Global supply chains and transport networks form the backbone of the global economy, fuelling trade, consumption and economic growth. When these supply chains get disrupted in some way it can potentially have major repercussions for companies and more importantly the global economy. Disruption to supply chains can prove very costly, as highlighted recently by significant flooding in Europe. According to research conducted by Accenture, significant supply chain disruptions have been found to cut the share price of impacted companies by as much as 7% on average.
What these disruptions have highlighted is that Supply Chain Directors need to basically shift their focus from reactive to proactive risk management. The global economy has been severely impacted by numerous natural disasters in recent years. Over the past 24 months there has been a significant shift in the type of disruption which has impacted global supply chains with extreme weather now the number two most common type of supply chain disruption.
There have been a number of examples of significant natural disasters and extreme weather to hit global supply chains over the past couple of years.
- European Floods – 2013 – Significant rainfall in Eastern Europe had a major impact on manufacturing companies. For example Porsche had to temporarily close their factory in Leipzig, Germany after floods in the Czech Republic halted the supply of Cayenne bodies which are built in the VW plant in Bratislava.
- Hurricane Sandy – 2012 – This hurricane was the most powerful and deadliest to hit the North Eastern Coast of the United States causing over $68Billion in damage to buildings and infrastructure across 24 states. Hurricane Sandy prompted the worst fuel shortages in North America since the 1970s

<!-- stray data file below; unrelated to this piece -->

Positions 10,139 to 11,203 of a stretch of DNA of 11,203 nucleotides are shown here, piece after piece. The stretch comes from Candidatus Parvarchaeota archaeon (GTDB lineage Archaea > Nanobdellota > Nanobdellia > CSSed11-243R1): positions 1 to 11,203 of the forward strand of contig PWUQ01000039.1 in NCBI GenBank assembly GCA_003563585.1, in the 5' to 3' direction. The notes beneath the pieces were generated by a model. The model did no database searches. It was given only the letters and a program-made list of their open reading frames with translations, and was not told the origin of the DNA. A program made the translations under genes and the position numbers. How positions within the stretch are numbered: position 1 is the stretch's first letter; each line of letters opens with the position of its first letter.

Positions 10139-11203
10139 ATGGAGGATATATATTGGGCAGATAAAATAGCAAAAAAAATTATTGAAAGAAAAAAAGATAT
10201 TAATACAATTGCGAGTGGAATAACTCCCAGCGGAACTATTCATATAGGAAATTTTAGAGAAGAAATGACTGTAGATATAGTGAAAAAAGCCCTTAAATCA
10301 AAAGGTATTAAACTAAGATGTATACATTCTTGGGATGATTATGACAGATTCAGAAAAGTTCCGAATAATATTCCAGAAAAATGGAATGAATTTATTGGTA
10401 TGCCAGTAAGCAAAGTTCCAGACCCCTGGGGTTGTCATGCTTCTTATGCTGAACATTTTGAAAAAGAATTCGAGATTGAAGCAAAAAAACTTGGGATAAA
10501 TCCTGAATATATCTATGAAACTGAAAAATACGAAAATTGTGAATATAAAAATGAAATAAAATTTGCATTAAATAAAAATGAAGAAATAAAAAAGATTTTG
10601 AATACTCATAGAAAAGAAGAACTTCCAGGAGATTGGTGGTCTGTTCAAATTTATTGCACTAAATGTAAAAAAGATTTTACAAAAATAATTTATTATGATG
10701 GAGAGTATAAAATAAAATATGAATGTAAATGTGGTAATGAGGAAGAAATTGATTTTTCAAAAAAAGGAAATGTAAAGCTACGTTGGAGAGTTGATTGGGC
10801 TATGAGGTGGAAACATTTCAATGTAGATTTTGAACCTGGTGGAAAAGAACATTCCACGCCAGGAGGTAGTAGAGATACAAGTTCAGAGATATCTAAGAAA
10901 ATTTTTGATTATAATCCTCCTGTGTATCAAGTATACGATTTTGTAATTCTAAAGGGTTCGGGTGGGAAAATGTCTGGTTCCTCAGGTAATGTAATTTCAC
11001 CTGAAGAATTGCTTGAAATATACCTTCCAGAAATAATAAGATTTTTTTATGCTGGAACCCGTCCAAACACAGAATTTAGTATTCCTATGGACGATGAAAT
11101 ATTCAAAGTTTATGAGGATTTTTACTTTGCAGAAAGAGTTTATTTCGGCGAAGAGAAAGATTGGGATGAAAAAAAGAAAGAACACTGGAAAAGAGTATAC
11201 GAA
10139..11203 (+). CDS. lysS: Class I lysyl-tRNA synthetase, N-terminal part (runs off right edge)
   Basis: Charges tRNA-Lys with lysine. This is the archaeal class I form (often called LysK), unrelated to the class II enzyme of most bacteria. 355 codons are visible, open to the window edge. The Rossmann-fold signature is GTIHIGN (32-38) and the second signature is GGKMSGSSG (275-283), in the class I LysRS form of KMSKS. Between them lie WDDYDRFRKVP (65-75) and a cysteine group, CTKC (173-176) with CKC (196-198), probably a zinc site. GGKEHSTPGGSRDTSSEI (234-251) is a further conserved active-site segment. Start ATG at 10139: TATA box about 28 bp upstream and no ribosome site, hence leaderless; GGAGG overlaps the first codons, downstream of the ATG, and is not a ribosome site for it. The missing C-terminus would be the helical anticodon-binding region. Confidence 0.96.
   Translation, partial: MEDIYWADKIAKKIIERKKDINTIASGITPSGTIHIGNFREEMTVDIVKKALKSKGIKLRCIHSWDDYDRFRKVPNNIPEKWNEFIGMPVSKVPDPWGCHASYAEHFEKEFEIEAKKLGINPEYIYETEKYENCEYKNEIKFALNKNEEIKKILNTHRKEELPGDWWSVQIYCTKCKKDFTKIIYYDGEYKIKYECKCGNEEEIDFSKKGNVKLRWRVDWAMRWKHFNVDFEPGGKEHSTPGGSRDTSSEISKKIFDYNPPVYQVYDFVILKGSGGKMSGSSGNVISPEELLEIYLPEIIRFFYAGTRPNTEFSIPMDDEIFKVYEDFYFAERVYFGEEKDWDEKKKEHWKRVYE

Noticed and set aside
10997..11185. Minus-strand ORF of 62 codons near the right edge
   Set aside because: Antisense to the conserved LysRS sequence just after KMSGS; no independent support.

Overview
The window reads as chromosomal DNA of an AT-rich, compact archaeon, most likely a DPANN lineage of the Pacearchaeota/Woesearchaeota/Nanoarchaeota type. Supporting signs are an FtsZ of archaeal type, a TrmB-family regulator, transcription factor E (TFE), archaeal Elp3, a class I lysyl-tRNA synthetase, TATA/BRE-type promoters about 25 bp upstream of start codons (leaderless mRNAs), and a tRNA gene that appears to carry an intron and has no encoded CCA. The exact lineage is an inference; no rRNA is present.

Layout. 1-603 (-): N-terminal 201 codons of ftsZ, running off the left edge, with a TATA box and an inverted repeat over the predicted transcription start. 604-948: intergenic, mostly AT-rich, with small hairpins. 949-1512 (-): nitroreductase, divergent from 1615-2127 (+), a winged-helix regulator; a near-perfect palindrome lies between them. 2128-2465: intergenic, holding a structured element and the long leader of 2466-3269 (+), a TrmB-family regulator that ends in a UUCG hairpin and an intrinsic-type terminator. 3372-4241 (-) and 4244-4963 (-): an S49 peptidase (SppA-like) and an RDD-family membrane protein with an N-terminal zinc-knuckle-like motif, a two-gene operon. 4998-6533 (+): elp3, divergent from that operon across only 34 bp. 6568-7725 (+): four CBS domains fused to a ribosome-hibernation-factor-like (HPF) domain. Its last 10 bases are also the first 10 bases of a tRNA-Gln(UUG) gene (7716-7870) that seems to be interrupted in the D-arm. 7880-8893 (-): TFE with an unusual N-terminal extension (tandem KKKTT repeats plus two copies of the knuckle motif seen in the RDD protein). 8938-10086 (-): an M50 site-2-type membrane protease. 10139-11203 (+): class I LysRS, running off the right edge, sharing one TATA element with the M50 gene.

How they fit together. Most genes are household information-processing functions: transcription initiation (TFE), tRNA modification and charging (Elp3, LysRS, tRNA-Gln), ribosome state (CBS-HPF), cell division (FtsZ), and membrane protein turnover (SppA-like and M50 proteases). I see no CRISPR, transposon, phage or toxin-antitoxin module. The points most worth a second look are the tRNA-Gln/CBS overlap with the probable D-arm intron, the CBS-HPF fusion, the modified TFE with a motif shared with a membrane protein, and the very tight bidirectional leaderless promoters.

- Japanese Earthquake/Tsunami – 2011 – The earthquake brought severe devastation to utility infrastructures and the resulting Tsunami brought longer term disruption to global supply chains due to many factories being flooded causing production to be suspended
- Thailand Floods – 2011 –High tech supply chains were severely impacted by the floods in Thailand which resulted in the disruption in the supply of key components such as hard disk drives to the computer industry. The impact of the floods persisted into early 2012 with more than 1000 factories being impacted and subsequent insurance claims reaching $20Billion. As a direct result of the floods, Thai GDP growth projections decreased from 2.6% to 1%. Flooding will continue to be a common theme as 25% of Thailand’s provinces were affected by flooding in 2012.
As many global economies start to recover from a major economic downturn it is in each country’s interest to ensure that it is business as usual when disaster strikes. Increasing supply chain resilience was one of the key themes of the annual meeting of leading countries belonging to the World Economic Forum in January 2013. Building extra resilience into a supply chain should be on every CEO’s agenda, especially if they operate a truly global supply chain across manufacturing hubs located in Japan, Europe, North America, South America and China. But what exactly is resilience?, one quote taken from Accenture’s recent report from the 2013 World Economic Forum states that “Resilience is the ability of a global supply chain to reorganize and deliver its core function continually, despite the impact of external and or internal shocks to the system”. Another more succinct quote – ”The ability of a system to return to its original or desired state after being disturbed”.
Minimising supply chain risk through increased resilience has become one of the top priorities for Supply Chain Directors around the world. Many operational based changes have been implemented to try and remove the potential for risk impacting a global supply chain, for example: